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Profile: Douglas Lavin (University College London)
  1. Douglas Lavin (2013). Must There Be Basic Action? Noûs 47 (2):273-301.
    The idea of basic action is a fixed point in the contemporary investigation of the nature of action. And while there are arguments aimed at putting the idea in place, it is meant to be closer to a gift of common sense than to a hard-won achievement of philosophical reflection. It first appears at the stage of innocuous description and before the announcement of philosophical positions. And yet, as any decent magician knows, the real work so often gets done in (...)
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  2. Wlodek Rabinowicz, Toni Rønnow‐Rasmussen, Douglas Lavin, Rachana Kamtekar, Joshua Gert, Elijah Millgram, David Copp & Stephen M. Gardiner (2004). 10. Peter Singer, One World: The Ethics of Globalization Peter Singer, One World: The Ethics of Globalization (Pp. 634-638). [REVIEW] Ethics 114 (3).
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  3.  82
    Matthew Boyle & Douglas Lavin (2010). Goodness and Desire. In Sergio Tenenbaum (ed.), Desire, Practical Reason, and the Good. Oxford University Press. pp. 161--201.
  4. Douglas Lavin (2004). Practical Reason and the Possibility of Error. Ethics 114 (3):424-457.
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    Douglas Lavin (2016). Action as a Form of Temporal Unity: On Anscombe’s Intention. Canadian Journal of Philosophy 45 (5-6):609-629.
    The aim of this paper is to display an alternative to the familiar decompositional approach in action theory, one that resists the demand for an explanation of action in non-agential terms, while not simply treating the notion of intentional agency as an unexplained primitive. On this Anscombean alternative, action is not a worldly event with certain psychological causes, but a distinctive form of material process, one that is not simply caused by an exercise of reason but is itself a productive (...)
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  6. Douglas Lavin (2014). Other Wills: The Second-Person in Ethics. Philosophical Explorations 17 (3):279-288.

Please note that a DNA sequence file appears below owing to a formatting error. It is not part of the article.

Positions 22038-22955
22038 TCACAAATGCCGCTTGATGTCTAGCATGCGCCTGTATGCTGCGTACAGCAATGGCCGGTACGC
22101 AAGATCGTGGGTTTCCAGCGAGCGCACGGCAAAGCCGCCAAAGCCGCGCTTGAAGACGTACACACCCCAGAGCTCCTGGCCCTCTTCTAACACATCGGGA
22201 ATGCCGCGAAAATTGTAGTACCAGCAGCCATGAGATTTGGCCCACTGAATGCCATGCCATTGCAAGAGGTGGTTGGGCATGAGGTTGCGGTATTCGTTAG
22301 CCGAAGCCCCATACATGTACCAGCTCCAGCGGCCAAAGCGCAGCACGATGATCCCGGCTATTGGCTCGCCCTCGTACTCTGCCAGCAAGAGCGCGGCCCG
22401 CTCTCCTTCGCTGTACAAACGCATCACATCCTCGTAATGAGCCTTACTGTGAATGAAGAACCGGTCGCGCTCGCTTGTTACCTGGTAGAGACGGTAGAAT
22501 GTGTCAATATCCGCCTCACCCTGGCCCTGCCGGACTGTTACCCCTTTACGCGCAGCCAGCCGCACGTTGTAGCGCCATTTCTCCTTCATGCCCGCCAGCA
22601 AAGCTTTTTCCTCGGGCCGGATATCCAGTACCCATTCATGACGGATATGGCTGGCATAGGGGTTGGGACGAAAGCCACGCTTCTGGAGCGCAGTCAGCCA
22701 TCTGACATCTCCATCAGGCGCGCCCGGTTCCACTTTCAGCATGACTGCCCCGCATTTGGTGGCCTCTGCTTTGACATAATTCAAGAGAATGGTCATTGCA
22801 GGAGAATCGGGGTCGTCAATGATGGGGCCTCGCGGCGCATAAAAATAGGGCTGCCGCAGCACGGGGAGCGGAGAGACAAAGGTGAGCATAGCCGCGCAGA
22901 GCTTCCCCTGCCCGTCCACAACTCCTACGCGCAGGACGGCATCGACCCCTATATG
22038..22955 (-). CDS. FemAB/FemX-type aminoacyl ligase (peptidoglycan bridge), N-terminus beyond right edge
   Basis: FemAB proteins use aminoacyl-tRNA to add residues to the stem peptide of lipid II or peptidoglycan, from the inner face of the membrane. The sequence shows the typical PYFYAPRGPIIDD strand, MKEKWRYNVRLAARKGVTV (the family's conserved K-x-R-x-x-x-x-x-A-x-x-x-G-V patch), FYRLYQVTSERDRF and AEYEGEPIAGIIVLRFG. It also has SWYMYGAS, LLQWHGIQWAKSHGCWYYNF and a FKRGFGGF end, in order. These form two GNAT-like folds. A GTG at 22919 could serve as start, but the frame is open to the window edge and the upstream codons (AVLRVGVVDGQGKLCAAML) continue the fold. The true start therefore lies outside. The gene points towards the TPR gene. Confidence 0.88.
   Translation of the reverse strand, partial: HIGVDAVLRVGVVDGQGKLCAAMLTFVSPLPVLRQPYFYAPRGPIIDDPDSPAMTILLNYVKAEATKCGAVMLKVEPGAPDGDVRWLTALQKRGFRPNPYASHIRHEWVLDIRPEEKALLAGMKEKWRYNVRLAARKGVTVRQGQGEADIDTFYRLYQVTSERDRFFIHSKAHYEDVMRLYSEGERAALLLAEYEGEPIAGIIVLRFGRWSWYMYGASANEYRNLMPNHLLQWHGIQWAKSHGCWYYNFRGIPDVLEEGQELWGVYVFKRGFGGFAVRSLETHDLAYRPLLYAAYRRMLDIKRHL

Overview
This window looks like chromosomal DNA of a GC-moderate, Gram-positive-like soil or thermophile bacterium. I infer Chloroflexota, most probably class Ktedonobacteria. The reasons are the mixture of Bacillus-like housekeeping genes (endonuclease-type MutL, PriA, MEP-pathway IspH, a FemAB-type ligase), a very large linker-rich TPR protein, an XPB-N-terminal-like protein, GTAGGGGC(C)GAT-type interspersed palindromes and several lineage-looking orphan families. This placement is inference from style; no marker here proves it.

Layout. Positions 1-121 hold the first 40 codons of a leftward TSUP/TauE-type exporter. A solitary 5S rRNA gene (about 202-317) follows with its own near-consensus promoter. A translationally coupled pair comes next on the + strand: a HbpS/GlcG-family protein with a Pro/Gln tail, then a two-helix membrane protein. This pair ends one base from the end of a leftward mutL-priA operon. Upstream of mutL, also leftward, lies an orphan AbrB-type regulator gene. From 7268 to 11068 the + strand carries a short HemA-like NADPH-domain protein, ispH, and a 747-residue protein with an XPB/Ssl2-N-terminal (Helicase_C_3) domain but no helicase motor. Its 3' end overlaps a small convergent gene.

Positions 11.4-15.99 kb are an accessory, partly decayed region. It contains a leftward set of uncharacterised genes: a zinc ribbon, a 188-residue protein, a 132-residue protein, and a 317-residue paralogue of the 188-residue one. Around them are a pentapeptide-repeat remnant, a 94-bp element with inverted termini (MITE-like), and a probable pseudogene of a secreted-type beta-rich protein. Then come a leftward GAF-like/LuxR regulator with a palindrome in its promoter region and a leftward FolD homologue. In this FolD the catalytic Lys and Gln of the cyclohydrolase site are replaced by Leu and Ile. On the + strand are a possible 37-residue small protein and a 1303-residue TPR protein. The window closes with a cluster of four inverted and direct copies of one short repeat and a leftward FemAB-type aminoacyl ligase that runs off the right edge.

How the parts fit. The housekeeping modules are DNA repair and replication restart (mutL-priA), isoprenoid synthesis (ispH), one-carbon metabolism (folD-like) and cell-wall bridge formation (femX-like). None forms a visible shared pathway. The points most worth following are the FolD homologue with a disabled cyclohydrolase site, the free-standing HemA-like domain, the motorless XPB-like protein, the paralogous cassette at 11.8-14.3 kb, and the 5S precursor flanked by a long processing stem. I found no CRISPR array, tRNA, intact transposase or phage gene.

Other wills: the second-person in ethics. . ???aop.label???. doi: 10.1080/13869795.2014.941907.
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  7. Douglas Lavin (2008). Review of Stephen Darwall, The Second Person Standpoint: Morality, Respect, and Accountability. [REVIEW] Notre Dame Philosophical Reviews 2008 (1).
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    Douglas Lavin (2013). Über Das Problem des Handelns. Deutsche Zeitschrift für Philosophie 61 (3):357-372.
    “On the Problem of Action” contrasts two conceptions of the task of action theory: the dominant conception, which I call the decompositional approach, and an alternative, non-decompositional approach that is implicit in the tradition of action theory descending from Aristotle. Decompositionalists seek to characterize intentional action as a composite of something inward and something outward, bound together by some generic kind of causal relation. I show that this approach is committed to characterizing action in terms that treat the agent’s own (...)
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  9.  68
    George Pavlakos, Niko Kolodny, Ulrike Heuer & Douglas Lavin (2011). Three Comments on Joseph Raz's Conception of Normativity. Jurisprudence 2 (2):329-378.
    This section is a discussion of Joseph Raz's Conception of Normativity introduced by Georgios Pavlakos.
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